LIC Hotels Continue Forward Despite Airbnb Growth
As has been noted before, Queens is in the midst of a hotel boom, particularly around Long Island City - in the first quarter of the year, 500 rooms opened up, whereas Brooklyn, despite its mainstream popularity on the world stage, opened none. Admittedly, Queens has the advantage of proximity to LaGuardia and JFK airports, but as chief executive of NYC & Company Fred Dixon commented for Crain’s, “The hotel pipeline is not showing any signs of slowing down.”
The claim for Long Island City is that rooms are offered at rates at fractions of those found in Manhattan, but within such proximity so as to make travel time to the more institutionally significant borough as marginal as possible. Curiously, the neighborhood’s growth has been asymmetrical - it lacks the retail-level service industry businesses to complement its successful hospitality industry to draw a fair comparison to its abutting borough of Brooklyn. But considering the hubbub Airbnb has caused since its inception, the trend is surprising. From the outset, barring the usual concerns about security, there was a concern in several municipal governments how it would affect hotel tax revenues (significant for cities like New York with high tourism) as well as the structure of their cities’ housing markets, not to mention a side concern regarding the platform’s use to advertise de facto pop up restaurants.
Airbnb’s story is still unfolding as both the business itself and its users navigate legality as informed by its economics. First, an analysis of the service’s effect on the San Francisco market (the platform’s home city) found that there are more than 150 hosts who offer guests the full extent of their properties while the property owners themselves are absent, implying that landlords are using their services to circumvent current lease laws (that are similar to that in New York) regarding the need for the property owner to be present for short-term leases, in addition to a survey which found that 70% of residents polled were actually in favor of permitting Airbnb to continue operations as it does now. Second, a Manhattan Housing Court judge determined that a tenant cannot be evicted from her residence after she put her rental up on the platform, despite the fact that the lessee was aware the action violated the terms of her contract, because the law prohibiting short-term leases is “generally aimed at the conduct of owners of property, not tenants”. As it is, a couple of New York state bills that would be beneficial to Airbnb have gained some support in the state legislature, but are otherwise staunchly opposed by affordable housing groups and hotel labor unions.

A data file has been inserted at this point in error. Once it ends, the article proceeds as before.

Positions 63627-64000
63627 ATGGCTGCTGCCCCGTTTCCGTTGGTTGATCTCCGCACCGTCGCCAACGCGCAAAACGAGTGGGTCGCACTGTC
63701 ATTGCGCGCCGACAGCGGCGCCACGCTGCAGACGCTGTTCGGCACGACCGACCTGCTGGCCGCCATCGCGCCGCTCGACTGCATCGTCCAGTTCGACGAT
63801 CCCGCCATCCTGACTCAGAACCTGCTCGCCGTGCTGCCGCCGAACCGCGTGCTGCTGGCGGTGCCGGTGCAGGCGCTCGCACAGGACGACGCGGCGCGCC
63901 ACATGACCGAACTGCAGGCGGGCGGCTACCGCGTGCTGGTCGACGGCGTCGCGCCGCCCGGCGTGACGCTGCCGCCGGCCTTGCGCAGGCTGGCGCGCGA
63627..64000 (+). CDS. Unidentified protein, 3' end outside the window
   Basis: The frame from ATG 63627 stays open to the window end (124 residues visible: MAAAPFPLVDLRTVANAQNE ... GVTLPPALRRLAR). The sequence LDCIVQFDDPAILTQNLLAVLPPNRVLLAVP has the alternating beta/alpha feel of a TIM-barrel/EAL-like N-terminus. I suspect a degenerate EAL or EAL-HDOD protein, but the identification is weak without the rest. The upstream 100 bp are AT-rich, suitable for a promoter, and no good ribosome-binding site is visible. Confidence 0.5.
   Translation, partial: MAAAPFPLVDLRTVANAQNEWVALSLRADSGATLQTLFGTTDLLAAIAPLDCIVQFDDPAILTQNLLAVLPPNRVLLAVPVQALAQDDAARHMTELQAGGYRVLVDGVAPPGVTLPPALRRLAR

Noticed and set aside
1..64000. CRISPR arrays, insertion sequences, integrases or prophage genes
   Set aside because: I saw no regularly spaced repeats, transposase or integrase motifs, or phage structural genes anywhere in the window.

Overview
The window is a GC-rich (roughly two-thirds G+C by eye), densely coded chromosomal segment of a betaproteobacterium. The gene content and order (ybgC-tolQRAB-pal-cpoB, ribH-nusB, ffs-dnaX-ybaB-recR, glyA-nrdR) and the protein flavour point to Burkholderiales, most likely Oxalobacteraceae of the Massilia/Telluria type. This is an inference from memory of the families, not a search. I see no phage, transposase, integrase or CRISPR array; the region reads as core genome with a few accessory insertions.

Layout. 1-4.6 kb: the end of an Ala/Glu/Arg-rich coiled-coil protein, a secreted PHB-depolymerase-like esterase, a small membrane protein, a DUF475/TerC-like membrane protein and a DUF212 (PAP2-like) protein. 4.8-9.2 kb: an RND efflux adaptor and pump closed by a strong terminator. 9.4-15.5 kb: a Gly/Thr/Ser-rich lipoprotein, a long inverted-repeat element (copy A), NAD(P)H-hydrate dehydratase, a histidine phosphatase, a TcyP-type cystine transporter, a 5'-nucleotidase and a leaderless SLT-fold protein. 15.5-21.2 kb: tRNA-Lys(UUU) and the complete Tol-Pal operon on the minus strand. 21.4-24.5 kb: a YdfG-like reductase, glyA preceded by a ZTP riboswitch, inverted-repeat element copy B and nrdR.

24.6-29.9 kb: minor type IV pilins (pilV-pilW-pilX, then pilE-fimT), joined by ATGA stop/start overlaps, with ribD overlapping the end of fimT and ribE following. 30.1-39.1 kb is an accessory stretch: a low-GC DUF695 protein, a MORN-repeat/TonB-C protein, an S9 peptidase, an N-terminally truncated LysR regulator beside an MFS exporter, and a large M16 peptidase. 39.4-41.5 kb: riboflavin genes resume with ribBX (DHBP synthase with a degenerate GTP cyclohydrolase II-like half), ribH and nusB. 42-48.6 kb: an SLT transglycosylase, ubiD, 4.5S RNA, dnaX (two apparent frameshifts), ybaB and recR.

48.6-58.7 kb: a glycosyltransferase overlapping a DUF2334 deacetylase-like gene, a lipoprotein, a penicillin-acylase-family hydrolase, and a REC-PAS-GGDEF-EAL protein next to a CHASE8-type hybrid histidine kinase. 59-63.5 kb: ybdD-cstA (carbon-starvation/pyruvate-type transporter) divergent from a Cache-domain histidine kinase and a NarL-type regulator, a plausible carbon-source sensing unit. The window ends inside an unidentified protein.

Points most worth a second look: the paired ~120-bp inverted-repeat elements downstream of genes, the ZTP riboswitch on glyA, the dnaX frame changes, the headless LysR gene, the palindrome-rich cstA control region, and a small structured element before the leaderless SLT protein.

Still, it doesn’t appear that the company’s growth has any appreciable effect on the extant hotel market in Queens, at least not just yet. As director of sales and marketing of Wyndham Garden Long Island City Manhattan View Jeffrey Reich-Hale had previously stated, “Our biggest business is coming from the international leisure traveler who stays four days and is not afraid of public transportation.” While there is no information as to whether or not that necessarily implies that the hotel’s demographic is unaware, wary, or otherwise totally unwilling to use Airbnb, the number of Airbnb hosts in Queens has increased over the past few months.
It’s been previously explained that even if the platform can capture the leisure market (also taking a portion of the luxury segment, with some of New York’s upscale apartments calling on nearly $1,000/night, mirroring a similar range for a room at a New York Four Seasons, trading floor space for amenities), hotels are for business, and provide access to services and features in ways that private homeowners simply cannot - but anecdotal evidence suggests that even business travelers are using Airbnb; besides, if a guest is adventurous enough to use the platform, it’s also likely they don’t need an extensive list of amenities offhand, and would instead elect to find their ways around.
Still, with the platform enabling the market that it does, it’s worth noting its potential for the city, and with summer tourism picking up, how it can work in synergy with Mayor de Blasio’s new marketing campaign that redirects attention from Manhattan to the rest of the city, mentioning the oft overlooked outer boroughs, specifically the Bronx and Staten Island, and yes, Queens.